If there actually is an integer solution, X1, Y1, Z1, for the FLT equation, then z – a Z1 – A1 K1 expressed as the difference between a specific pair of integers. The problem becomes how to find the unique pair of integers, ai-1 and ai, if they exist, that will produce the minimum remainder, r = f(ai), consistent with integer values of Z and a that will satisfy the FLT equation. We can approach this problem by carrying out the division indicated in the last term of Equation (E-1), i.e. (ap-1+X1 ap-2 +… +X1n-1)/(Z – a). To carry out the indicated division, we replace Z – a by its equivalent a - a1 with a as the variable, which we can do by virtue of the Principle of Designation of Variables, and repeatedly divide by Z - a in the form of the difference between successively smaller and smaller values of ai and ai+1. Each division produces an addition to q(Z) and a diminishing f(ai) until a minimum remainder is reached. Using the process of long division of polynomials we can determine whether the integer value of the minimum f(ai) is actually divisible by ai-1 - ai = K1 or not if f(a) ≠ 0. If it is not, we have a contradiction, since for an integer solution, if f(a) is not zero, it must contain Z – a.

Returning to Eq. (E-1), for n = p, any prime >2, we can set K1 = a – a1 and divide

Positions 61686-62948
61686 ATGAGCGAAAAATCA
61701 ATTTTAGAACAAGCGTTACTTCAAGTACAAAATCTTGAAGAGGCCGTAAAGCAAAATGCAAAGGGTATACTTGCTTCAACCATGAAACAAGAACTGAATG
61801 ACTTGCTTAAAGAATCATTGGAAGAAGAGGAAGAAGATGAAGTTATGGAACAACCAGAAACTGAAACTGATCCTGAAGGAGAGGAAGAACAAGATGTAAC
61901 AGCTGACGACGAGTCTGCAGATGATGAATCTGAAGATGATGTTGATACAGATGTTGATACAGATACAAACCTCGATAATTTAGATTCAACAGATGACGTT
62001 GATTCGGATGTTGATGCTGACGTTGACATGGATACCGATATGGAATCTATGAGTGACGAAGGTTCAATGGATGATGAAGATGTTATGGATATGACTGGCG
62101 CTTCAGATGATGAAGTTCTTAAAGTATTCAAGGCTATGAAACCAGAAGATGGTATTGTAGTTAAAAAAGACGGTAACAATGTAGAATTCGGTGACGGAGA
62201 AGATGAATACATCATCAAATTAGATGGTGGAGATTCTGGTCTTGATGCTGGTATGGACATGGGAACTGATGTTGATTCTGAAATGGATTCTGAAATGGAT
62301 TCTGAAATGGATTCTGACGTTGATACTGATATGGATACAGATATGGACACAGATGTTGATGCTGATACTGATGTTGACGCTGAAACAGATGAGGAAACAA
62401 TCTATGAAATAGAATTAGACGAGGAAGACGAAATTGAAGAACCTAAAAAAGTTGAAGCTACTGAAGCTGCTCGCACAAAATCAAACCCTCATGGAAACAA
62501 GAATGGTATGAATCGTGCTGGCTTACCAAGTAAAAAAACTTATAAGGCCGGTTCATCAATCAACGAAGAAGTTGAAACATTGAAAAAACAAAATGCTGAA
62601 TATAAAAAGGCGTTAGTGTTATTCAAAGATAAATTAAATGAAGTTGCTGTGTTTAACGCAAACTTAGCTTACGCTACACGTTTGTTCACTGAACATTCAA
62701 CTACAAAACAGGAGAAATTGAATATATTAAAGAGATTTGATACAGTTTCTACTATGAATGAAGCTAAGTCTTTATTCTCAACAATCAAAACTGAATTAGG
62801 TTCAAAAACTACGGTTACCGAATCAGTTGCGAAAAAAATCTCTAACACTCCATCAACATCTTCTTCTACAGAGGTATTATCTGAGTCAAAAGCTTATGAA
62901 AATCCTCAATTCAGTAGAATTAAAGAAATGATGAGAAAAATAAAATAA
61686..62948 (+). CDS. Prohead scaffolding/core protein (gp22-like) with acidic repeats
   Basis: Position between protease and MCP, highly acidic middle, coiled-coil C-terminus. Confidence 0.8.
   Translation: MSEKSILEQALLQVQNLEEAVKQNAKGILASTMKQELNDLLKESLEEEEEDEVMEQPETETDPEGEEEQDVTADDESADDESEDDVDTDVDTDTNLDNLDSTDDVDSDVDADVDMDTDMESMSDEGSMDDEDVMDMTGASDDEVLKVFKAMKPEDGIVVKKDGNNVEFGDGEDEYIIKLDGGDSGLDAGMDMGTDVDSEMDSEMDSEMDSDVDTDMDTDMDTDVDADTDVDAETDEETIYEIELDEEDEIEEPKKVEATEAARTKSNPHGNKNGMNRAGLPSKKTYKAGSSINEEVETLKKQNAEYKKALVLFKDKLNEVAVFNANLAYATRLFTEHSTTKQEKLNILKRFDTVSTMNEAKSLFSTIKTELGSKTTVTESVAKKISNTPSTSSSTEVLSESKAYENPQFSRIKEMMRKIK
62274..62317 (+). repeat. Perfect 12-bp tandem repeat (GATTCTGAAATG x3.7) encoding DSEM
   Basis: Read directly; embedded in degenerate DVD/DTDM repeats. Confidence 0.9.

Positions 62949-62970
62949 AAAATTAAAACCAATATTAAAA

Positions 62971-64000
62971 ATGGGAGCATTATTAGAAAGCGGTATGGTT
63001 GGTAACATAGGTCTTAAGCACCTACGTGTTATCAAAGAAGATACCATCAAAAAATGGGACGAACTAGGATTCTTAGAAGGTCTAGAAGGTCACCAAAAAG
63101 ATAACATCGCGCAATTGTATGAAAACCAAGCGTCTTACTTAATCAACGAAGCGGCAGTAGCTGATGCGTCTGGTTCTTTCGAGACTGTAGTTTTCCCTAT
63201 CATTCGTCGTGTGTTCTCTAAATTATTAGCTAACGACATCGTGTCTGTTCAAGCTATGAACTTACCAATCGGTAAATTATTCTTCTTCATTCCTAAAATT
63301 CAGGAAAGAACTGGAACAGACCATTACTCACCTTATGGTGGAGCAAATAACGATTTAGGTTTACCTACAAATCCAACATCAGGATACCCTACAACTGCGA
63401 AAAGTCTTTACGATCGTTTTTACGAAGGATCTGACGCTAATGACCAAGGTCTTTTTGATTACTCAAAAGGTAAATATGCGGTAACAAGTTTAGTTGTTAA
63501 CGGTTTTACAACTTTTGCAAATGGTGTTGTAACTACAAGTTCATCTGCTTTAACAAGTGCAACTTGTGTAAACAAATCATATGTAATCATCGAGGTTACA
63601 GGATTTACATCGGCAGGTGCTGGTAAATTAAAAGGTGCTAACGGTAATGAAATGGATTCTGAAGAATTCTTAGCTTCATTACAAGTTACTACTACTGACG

f(a)= ap-1 + X1ap-2+…+X1p-1, an algebraic polynomial in a, by a – a1, to obtain:

f(Z)/(a – a1)=(Zp-2+aZp-3+…+ap-2)+(Zp-3+aZp-4+…+ap-3)X1+…+(Z + a)X1p-3+X1p-2 + (a1p-1 + X1a1p-2 + … + X1p-1)/(a - a1).                                                                                            Eq. (E-6)

This process can be repeated indefinitely with smaller and smaller values of ai-1 and ai. Each time the last term is expanded by dividing f(ai) by ai-1 – ai, an additional quotient term, q(ai), and a new remainder, f(ai), are produced. Each additional quotient term added to previous quotient is smaller than the one before, and each new remainder is smaller than the one before, because Z > a, each ai is smaller than the one before, and X1 is a constant. This descent will continue until f(ai) reaches a minimum. At that point, ai must be either zero, positive, or negative. Looking at the three possible outcomes, we see that:

1.) If ai for the minimum f(ai) is zero, then ai-1 – ai = ai-1 = K1, and f(ai) = a1 p-1+X1a1p-2 +…+X1p-1 = 0 + 0 +…+X1p-1 = X1p-1, which we see by inspection of Eq. (E-6),  must contain ai-1 because of closure of integers with respect to addition. This implies that X1p-1 contains K1 which is a factor of Y1, and this is a contradiction of the relative prime sufficiency condition for the FLT equation (See Appendix C). Therefore, a cannot equal zero for minimum f(ai).